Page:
While the SEC has greenlighted ETFs holding Bitcoin and Ethereum futures, it has been on its guard following the collapse of crypto exchange FTX, whose co-founder Sam Bankman-Fried is now on trial for fraud.
In August, the District of Columbia Court of Appeals in Washington ruled that the SEC was wrong to reject a proposal by Grayscale Investments to launch a spot Bitcoin ETF, and formalised its decision on October 24. The SEC is not expected to appeal.
Some of the world’s biggest asset managers are now lining up to muscle into the new sector, says Vijay Valecha, chief investment officer at Century Financial.
BlackRock, which runs the iShares ETF range, and Fidelity and Invesco have been watching the SEC case closely.
In fact, BlackRock has listed its IBTC ticker on the Depository Trust and Clearing Corporation website, an essential precursor to listing a new ETF.
Long-term Bitcoin bull Cathie Wood at ARK Invest has been creating a Bitcoin ETF in partnership with 21Shares.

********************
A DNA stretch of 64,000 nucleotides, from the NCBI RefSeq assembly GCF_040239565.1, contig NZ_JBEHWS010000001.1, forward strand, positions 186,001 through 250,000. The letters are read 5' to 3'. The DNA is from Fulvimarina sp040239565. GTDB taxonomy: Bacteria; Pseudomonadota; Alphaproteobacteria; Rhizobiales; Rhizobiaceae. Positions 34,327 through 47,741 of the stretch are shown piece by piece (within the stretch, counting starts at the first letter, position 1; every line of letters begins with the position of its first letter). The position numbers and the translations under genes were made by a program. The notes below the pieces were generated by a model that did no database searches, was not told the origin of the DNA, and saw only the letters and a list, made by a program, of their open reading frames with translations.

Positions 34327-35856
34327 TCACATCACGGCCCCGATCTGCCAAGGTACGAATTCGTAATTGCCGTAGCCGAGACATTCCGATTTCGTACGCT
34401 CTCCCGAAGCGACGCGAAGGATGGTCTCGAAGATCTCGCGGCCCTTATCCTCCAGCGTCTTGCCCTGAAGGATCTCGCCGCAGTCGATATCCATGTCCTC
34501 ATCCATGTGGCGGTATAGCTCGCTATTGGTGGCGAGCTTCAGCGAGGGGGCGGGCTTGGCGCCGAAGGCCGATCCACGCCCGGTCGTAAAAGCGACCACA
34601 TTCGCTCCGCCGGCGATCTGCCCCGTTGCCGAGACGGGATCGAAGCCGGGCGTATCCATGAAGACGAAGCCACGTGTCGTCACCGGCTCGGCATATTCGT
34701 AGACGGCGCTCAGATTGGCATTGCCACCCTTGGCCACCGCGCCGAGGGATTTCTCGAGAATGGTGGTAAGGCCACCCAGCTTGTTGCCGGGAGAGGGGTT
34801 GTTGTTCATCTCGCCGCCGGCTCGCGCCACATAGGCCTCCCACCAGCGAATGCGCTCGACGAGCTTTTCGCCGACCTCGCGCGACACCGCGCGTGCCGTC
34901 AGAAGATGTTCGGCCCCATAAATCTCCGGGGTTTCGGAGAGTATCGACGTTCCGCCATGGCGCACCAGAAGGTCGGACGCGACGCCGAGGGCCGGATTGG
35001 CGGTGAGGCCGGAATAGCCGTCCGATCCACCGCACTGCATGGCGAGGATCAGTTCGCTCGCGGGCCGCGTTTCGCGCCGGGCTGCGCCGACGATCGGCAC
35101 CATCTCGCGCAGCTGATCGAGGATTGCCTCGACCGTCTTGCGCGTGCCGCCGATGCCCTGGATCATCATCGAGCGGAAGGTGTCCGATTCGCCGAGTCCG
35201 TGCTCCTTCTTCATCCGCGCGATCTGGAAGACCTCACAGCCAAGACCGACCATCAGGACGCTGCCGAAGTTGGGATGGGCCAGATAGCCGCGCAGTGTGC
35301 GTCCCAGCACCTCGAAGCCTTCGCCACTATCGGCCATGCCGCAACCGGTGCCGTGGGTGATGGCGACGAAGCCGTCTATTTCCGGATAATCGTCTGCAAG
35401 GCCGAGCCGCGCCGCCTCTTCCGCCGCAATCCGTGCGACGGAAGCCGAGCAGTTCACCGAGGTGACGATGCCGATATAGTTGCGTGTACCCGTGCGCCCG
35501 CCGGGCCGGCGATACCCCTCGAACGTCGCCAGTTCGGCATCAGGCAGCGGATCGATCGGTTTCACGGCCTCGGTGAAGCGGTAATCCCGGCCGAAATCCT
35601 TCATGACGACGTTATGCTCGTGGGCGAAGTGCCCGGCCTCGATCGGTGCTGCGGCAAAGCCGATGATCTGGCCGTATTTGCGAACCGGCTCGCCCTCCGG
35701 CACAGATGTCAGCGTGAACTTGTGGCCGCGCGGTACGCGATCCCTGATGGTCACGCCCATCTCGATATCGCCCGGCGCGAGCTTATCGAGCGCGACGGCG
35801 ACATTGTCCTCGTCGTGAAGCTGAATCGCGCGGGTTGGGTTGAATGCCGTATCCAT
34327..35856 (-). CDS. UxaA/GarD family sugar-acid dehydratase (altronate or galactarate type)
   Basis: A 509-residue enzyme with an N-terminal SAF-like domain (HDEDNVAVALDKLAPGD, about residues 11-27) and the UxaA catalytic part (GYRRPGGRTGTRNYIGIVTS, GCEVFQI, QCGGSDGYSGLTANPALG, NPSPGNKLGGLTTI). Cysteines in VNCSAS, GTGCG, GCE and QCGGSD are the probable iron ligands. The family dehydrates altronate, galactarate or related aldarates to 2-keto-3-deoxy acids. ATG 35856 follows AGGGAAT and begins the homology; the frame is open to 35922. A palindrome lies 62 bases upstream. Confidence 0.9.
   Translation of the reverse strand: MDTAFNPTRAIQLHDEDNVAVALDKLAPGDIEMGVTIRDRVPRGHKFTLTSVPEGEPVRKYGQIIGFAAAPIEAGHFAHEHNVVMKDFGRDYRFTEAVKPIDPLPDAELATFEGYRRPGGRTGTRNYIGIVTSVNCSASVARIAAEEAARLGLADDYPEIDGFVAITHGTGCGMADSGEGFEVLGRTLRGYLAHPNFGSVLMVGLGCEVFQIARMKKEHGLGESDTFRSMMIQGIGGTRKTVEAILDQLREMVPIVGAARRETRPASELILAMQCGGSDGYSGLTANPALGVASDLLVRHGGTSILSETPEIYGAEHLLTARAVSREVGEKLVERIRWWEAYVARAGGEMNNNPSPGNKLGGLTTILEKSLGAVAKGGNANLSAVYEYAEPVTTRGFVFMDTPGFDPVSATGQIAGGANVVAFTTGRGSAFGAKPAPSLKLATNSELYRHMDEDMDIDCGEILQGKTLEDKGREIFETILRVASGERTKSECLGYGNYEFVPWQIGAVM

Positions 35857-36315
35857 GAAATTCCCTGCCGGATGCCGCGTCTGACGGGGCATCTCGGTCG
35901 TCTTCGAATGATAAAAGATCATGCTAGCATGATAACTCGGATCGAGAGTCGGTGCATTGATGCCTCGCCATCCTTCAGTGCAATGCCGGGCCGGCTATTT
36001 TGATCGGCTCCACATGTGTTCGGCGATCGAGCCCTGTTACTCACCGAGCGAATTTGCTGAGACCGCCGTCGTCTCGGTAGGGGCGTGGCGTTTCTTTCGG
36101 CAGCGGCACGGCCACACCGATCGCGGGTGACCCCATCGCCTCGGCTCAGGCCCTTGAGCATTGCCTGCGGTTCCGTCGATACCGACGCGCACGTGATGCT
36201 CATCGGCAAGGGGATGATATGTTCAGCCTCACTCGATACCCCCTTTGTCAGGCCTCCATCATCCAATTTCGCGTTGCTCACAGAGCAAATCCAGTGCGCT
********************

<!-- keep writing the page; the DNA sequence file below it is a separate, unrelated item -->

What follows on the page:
While Bitcoin has retreated since hitting $35,000, Mr Valecha says that if Bitcoin bulls keep the momentum going, the next hurdles align at $36,507 and further at $38,579.
Alternatively, it could just as easily crash through its $31,212 support level.
It’s quite the comeback for Bitcoin, but the price still remains well below its all-time high of around $66,000, which it hit in November 2021.
That turned out to be the high water mark for risk assets, just before inflation and interest rates rocketed and Russia invaded Ukraine.
The crypto winter was long and hard, and some suspected investors had lost interest in Bitcoin altogether, as the new era of higher borrowing costs and lower growth spooked speculators and the get-rich-quick crew drifted away.
Inflated claims that Bitcoin was “digital gold” also looked overblown, as its price crashed along with shares and bonds in 2022. Rather than a store of value, it was beginning to look like a destructor of wealth.
Crypto does have one clear corollary with gold, though. Neither pay any income, which makes them look less attractive at a time when investors can get positive yields from bonds and cash.